Those statements appear to be admissions that the factory decision was aimed against the union. But Boeing also says it was motivated by the lavish incentives offered by South Carolina, which have been estimated at $900 million — more than the construction cost of the plant. Luttig mentioned the state's "exceptional business environment." That includes its "right-to-work" law, which prohibits union membership from being a condition of employment and raises other obstacles to union organizing.
The NLRB's task is to determine how these factors played into Boeing's decision and to fashion a remedy if it finds the company's real motivation was to punish union workers. Either the union or the company can appeal an adverse decision in court.
The process won't be short or easy, even without the GOP's hysterical posturing. Rep. Issa opened his hearing (staged in the South Carolina community that hosts the Boeing plant) by announcing that the NLRB case would have "disastrous consequences." His star witnesses against the NLRB included a corporate labor attorney, a local headhunter employed by Boeing, a local Boeing employee and Alan Wilson, the attorney general of South Carolina.
Wilson took a swipe at the union, claiming that its last strike "caused customers to question whether or not to buy from Boeing ever again." That's amusing, because Boeing claims that the 787 is the fastest-selling aircraft in history and that it has 850 orders in hand.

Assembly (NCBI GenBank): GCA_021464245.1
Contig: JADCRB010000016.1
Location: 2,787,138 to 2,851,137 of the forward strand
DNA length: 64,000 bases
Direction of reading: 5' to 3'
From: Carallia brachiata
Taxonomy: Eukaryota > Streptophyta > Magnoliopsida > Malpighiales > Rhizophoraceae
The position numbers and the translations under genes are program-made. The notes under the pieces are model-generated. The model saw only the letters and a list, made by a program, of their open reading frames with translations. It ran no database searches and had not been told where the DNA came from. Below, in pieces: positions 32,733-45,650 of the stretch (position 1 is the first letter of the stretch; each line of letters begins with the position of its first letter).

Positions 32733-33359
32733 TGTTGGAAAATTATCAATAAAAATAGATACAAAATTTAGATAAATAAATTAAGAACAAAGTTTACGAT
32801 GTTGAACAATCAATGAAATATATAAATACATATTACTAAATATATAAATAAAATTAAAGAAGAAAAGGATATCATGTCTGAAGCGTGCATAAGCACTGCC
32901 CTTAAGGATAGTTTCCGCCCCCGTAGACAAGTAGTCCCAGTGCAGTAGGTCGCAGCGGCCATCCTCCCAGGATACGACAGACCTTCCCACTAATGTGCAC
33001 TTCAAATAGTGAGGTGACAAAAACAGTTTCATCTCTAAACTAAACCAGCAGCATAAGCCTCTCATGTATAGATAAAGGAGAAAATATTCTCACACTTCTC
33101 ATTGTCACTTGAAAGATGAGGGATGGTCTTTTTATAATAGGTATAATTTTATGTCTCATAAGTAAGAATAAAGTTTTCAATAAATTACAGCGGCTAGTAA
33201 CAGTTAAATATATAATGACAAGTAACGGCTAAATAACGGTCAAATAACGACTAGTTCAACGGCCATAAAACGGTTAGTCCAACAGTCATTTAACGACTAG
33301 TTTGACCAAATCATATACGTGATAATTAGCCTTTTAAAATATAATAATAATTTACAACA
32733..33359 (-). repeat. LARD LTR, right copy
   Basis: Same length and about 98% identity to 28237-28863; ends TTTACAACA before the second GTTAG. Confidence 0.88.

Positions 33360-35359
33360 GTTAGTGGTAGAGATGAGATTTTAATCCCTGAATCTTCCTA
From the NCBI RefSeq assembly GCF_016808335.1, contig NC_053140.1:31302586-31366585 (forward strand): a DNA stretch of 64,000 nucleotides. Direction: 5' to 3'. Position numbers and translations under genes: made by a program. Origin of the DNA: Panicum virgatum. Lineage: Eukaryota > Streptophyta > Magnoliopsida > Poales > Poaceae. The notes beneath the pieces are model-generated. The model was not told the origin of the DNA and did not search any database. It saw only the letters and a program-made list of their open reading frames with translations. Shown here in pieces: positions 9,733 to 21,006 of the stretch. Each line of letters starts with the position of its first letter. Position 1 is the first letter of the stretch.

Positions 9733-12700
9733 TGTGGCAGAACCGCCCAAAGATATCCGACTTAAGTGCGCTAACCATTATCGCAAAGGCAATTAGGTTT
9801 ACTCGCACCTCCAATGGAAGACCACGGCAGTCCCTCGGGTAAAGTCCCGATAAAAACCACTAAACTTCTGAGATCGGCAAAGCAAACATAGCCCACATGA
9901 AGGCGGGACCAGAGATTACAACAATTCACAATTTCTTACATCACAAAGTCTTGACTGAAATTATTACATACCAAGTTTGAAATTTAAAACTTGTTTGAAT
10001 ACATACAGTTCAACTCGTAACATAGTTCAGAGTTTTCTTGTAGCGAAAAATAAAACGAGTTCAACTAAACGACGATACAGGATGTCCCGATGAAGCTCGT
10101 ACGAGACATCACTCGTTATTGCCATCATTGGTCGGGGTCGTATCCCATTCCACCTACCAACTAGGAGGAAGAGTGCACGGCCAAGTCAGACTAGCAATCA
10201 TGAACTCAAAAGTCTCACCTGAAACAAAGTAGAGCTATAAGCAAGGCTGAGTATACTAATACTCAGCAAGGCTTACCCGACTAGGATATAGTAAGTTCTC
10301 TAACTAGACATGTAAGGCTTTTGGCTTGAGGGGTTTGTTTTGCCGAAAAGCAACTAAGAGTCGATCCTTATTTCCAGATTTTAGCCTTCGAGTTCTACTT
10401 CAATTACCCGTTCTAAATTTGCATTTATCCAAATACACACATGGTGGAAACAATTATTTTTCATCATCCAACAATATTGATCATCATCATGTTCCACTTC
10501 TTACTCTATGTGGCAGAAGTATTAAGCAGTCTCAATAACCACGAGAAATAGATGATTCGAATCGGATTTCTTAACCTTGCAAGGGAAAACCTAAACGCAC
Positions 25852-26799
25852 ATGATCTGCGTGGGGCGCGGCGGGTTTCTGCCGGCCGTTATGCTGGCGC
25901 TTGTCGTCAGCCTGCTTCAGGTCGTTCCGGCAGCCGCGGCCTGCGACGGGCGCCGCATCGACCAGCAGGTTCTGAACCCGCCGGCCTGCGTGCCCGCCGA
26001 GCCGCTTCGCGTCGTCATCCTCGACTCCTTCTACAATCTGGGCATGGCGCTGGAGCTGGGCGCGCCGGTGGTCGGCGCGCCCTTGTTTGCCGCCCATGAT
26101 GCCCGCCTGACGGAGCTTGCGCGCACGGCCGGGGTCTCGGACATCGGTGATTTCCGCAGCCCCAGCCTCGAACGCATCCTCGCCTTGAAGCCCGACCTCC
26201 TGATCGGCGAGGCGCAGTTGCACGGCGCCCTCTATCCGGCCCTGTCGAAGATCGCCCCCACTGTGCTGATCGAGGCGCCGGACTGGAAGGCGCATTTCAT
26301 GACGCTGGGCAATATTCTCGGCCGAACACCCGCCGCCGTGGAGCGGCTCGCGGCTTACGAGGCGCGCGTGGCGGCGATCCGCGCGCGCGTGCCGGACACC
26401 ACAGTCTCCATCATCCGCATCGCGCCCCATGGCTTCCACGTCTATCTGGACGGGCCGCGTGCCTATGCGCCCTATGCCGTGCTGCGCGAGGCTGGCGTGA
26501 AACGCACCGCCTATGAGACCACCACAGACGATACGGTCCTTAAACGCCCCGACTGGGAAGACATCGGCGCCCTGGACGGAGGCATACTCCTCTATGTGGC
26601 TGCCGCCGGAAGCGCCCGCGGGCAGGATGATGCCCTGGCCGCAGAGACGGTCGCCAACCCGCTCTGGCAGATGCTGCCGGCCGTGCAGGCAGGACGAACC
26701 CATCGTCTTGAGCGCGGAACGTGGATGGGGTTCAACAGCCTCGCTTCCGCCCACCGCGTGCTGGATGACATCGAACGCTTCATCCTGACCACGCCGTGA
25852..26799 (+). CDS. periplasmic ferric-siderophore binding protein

Boeing has also confessed that when the machinists struck in 2008 the 787 was already 15 months behind schedule — chiefly because the company had outsourced engineering and parts manufacturing around the world and failed to manage that process competently.
Among the problem locations were — hello — South Carolina, where a manufacturing subcontractor turned out such wretched work that Boeing had to take over the operation, at a cost of $1 billion. If customers have any doubts about Boeing, the reason is more likely management ineptitude than union activity.
Issa and his GOP colleagues maintain that the NLRB action is a union-inspired assault on "right-to-work" states and therefore on the working person's right to be free of union oppression. So it's proper to examine the effect of "right-to-work" laws.
There's no consistent evidence that "right-to-work" laws contribute materially to economic growth. The 22 "right-to-work" states generally rank among the poorest in the nation: The only two with average household incomes higher than the U.S. median are North Dakota and Wyoming, which have tiny workforces. South Carolina ranks 45th in median household income at $41,101.
There are indications, however, that business proprietors in those states keep more of their income, meaning that less of it trickles down to workers — a clue to why managements like Boeing's may be so enamored of the South Carolinas of the world.
This is, of course, the American malady — a race to the economic bottom in which decisions are made to benefit managers and shareholders at the expense of the workforce or, indeed, the product. The trend is certainly enabled by the decline of union representation, which has shrunk from more than 20% to less than 12% just since 1983, according to the U.S. Bureau of Labor Statistics. This is roughly the same period in which the middle class has lost its grip on the benefits of economic growth and productivity.
And this is the trend that "right-to-work" advocates and their water carriers in the GOP seek to perpetuate. One has to ask: Why aren't President Obama and congressional Democrats pushing back, hard, against this brazen campaign of interference with the legal deliberations of an independent government agency? Or are they content to stand by while the American worker is led further down the road to serfdom?
Michael Hiltzik's column appears Sundays and Wednesdays. Reach him at firstname.lastname@example.org, read past columns at latimes.com/hiltzik, check out facebook.com/hiltzik and follow @latimeshiltzik on Twitter.